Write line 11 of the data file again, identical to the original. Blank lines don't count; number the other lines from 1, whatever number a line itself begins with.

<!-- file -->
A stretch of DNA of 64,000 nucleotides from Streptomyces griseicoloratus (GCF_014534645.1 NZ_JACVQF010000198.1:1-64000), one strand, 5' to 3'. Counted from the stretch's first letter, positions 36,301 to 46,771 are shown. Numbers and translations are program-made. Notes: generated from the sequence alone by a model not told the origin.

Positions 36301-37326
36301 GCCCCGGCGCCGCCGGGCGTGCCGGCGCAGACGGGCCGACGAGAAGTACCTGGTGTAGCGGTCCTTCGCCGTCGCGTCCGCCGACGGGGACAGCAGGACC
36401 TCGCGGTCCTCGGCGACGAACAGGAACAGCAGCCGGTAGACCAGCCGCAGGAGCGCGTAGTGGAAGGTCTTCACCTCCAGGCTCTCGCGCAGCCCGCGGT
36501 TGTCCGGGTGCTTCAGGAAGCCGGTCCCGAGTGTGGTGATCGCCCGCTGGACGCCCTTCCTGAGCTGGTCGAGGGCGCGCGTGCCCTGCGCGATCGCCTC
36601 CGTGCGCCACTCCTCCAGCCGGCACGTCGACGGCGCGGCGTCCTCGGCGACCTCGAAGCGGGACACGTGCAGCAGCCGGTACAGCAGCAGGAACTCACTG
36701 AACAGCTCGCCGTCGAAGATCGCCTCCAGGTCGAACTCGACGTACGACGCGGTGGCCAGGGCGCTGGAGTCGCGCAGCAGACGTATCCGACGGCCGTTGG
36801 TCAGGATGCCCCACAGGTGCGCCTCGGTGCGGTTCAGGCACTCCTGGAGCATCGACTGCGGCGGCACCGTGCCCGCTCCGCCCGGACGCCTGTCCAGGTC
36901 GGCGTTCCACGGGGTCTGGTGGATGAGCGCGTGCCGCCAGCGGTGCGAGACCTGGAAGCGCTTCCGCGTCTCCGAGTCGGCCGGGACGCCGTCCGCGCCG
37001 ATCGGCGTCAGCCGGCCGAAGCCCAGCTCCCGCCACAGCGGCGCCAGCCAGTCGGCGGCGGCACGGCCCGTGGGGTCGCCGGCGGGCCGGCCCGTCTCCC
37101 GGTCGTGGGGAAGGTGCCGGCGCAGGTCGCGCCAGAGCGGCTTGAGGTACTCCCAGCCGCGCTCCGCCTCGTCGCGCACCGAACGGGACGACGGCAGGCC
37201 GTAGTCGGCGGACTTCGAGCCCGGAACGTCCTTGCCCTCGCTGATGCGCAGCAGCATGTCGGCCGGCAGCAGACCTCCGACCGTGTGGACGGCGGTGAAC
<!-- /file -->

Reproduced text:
37101 GGTCGTGGGGAAGGTGCCGGCGCAGGTCGCGCCAGAGCGGCTTGAGGTACTCCCAGCCGCGCTCCGCCTCGTCGCGCACCGAACGGGACGACGGCAGGCC